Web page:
by: Nancy Baym
Unbeknownst to most of the world, Sweden has the world’s third largest record market, sliding in just behind the US and the UK. Sweden also has one of the world’s most fertile music scenes, giving rise to thousands of bands playing every genre there is: death metal, hardcore punk, mainstream arena rock and dance music, indie pop, prog, folk, electronica, jazz, twee.
They have hip hop and Americana. I kid you not. Sweden even has its own (overrated) YouTube phenomenon: I’m From Barcelona got an absurd number of hits for the so-dry-it-makes-my-lips-chap video (at least I hope it’s dry — see the YouTube comments for other interpretations) for “We’re from Barcelona.” Videos of festival goers spontaneously breaking into the song’s chorus and covers of the song done by robots have surfaced on the web recently as well.
I’ve fallen for dozens of Swedish bands in the last few years (almost all of whom sing in English), and seeing as how I live in the middle of the contintental US, it’s all been through the internet. In pursuing Swedish music fandom, I find myself spread across a lot of inter-related sites. One I visit at least once a week is an mp3 blog started in early 2005 called Swedesplease. It’s written by Craig Bonell, who lives about as close to Sweden as I do.
MP3 blogs are increasingly important to the circulation of music. Like many fans of music below the radar, I rely on them, and I’m grateful to those who keep them going. I also see them as a move toward more individualized, less cohesive online fandom. They inherently privilege the voices of those who write the blogs over those of readers who, although they could build their own interactive communities through the comments sections (as happens in many political blogs), rarely do.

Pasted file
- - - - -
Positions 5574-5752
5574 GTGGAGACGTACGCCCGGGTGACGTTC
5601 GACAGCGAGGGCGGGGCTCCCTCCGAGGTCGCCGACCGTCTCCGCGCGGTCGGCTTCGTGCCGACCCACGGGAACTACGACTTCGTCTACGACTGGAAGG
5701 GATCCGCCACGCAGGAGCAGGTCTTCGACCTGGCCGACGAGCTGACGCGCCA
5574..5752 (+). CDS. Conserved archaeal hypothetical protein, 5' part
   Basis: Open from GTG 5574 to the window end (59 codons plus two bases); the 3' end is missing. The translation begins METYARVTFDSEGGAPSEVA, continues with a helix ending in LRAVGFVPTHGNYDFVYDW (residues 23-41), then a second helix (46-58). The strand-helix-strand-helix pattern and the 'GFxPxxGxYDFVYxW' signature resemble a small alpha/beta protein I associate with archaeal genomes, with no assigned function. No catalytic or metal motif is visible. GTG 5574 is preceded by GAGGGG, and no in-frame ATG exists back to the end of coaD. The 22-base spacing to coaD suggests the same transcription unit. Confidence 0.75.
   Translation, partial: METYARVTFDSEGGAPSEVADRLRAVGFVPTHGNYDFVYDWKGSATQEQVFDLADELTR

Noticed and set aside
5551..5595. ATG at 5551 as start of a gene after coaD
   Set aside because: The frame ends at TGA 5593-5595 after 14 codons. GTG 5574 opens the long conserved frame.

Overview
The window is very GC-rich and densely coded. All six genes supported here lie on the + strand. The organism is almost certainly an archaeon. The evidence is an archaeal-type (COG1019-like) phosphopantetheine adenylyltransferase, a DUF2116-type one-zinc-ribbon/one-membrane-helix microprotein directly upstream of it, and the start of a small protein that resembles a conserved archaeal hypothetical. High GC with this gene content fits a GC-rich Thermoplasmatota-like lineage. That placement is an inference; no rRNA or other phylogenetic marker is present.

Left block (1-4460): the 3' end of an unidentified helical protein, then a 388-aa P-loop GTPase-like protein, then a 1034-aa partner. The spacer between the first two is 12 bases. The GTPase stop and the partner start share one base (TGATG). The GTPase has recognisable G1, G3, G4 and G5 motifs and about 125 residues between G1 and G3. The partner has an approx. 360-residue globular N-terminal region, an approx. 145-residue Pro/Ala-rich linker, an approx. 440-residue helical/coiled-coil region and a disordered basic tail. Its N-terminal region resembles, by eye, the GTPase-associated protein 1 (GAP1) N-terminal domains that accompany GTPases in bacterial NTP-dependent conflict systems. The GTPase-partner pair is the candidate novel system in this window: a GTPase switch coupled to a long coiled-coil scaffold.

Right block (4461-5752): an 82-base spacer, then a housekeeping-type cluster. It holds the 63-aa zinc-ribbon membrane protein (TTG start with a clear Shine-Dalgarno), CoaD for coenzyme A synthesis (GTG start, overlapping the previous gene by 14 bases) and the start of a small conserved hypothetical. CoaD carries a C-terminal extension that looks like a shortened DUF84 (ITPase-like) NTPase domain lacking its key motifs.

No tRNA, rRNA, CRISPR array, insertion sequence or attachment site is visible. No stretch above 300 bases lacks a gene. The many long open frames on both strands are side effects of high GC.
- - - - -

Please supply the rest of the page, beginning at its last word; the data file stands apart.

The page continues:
Swedesplease offers a great vantage point for exploring these issues. Craig Bonell recently took time out from scouring the internet looking for new music with which to delight his readers (fans?) to speak with me about Swedesplease. Here’s what he had to say:
What motivated you to start Swedesplease? What motivates you to keep doing it?
My regular blog is Songs:Illinois. In the course of writing that blog I would continually stumble upon Swedish acts that were not being covered in the press. So after a discussion with the rock journalist Greg Kot in which I said that so many genres are underserved by mp3 blogs I decided to start Swedesplease. It was easy to start but is hard to keep going.
Do you have any sense of who’s reading your blog? What kind of feedback do you get from them?
I get all kinds of feedback. It’s a little skewed because the people with an incentive to write me are the bands, labels and pr people. So I do get a lot of emails both personal and bulk from that group. I also just get the random Swedish music fan, some in Sweden and some expats living in the States. The other big block of readership are other bloggers. That number could be rather high since there seems to be 10,000 other mp3 blogs.